Many practitioners are beginning to institute consent forms for voluntary, non-emergency treatments in an effort to limit the liability of their practices. The forms may state language similar to the following:
- Coronavirus is highly contagious and there are known risks of contracting the virus, including hospitalization and death;
- the patient confirms that they do not exhibit any symptoms, especially fever;
- the patient has read over the office protocols and guidelines;
- the patient agrees and acknowledges that they are coming in for a non-emergency, voluntary form of treatment; and
- knowing the potential risk involved, the patient still agrees to come into the office for the treatment , and they release the office from any liability with respect to the virus.
The purpose of the consent form is not to scare the patient, but to confirm that they came in voluntarily, that they know the risks associated with Covid-19, and that they understand that, while the office is following CDC and federal/state governmental guidelines, there is no guarantee of zero transmissibility.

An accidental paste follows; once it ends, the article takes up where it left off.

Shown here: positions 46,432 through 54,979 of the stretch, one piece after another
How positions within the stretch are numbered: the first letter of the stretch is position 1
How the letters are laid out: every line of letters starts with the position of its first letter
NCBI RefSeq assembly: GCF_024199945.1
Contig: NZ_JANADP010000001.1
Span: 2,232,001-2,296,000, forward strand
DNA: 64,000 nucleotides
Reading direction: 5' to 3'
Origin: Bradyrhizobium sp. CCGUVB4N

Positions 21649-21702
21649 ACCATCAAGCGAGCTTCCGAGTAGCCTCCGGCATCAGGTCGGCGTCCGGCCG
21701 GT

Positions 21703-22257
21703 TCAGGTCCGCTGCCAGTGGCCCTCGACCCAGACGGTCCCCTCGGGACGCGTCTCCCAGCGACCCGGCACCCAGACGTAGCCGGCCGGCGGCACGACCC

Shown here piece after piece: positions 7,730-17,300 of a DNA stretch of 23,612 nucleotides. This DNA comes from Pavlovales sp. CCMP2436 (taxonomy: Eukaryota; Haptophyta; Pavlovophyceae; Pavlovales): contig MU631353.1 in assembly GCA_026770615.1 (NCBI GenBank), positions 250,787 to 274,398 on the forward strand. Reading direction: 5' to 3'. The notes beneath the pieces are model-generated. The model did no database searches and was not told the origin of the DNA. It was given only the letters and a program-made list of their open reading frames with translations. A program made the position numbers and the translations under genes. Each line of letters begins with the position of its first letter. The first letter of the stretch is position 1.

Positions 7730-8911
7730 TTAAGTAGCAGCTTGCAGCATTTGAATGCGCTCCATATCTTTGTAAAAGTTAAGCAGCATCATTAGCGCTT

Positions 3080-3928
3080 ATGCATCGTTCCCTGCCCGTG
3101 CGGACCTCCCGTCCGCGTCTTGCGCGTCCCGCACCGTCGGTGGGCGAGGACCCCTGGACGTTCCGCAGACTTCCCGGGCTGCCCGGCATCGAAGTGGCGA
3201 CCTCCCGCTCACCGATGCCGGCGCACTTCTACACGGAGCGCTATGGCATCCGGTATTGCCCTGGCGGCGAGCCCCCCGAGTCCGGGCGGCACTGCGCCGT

Asking the patient questions about any potential exposure will be part of new guidelines for most practices. These questions may include:
- Were they in contact with anyone who tested positive for the virus?
- Did they travel to any states with a high concentration of the virus?
- Have they exhibited any symptoms commonly related to Covid-19?
Asking these questions along with having the patients sign a consent form will provide a level of protection, for both the patient and the office staff. This is a small step practitioners can take which will provide everyone with a sense of safety and protection of their overall health and well-being during this crisis.
Stephanie J. Rodin, Esq.
Rodin Legal, P.C.
Tel: (917) 345-8972
Fax: (917) 591-4428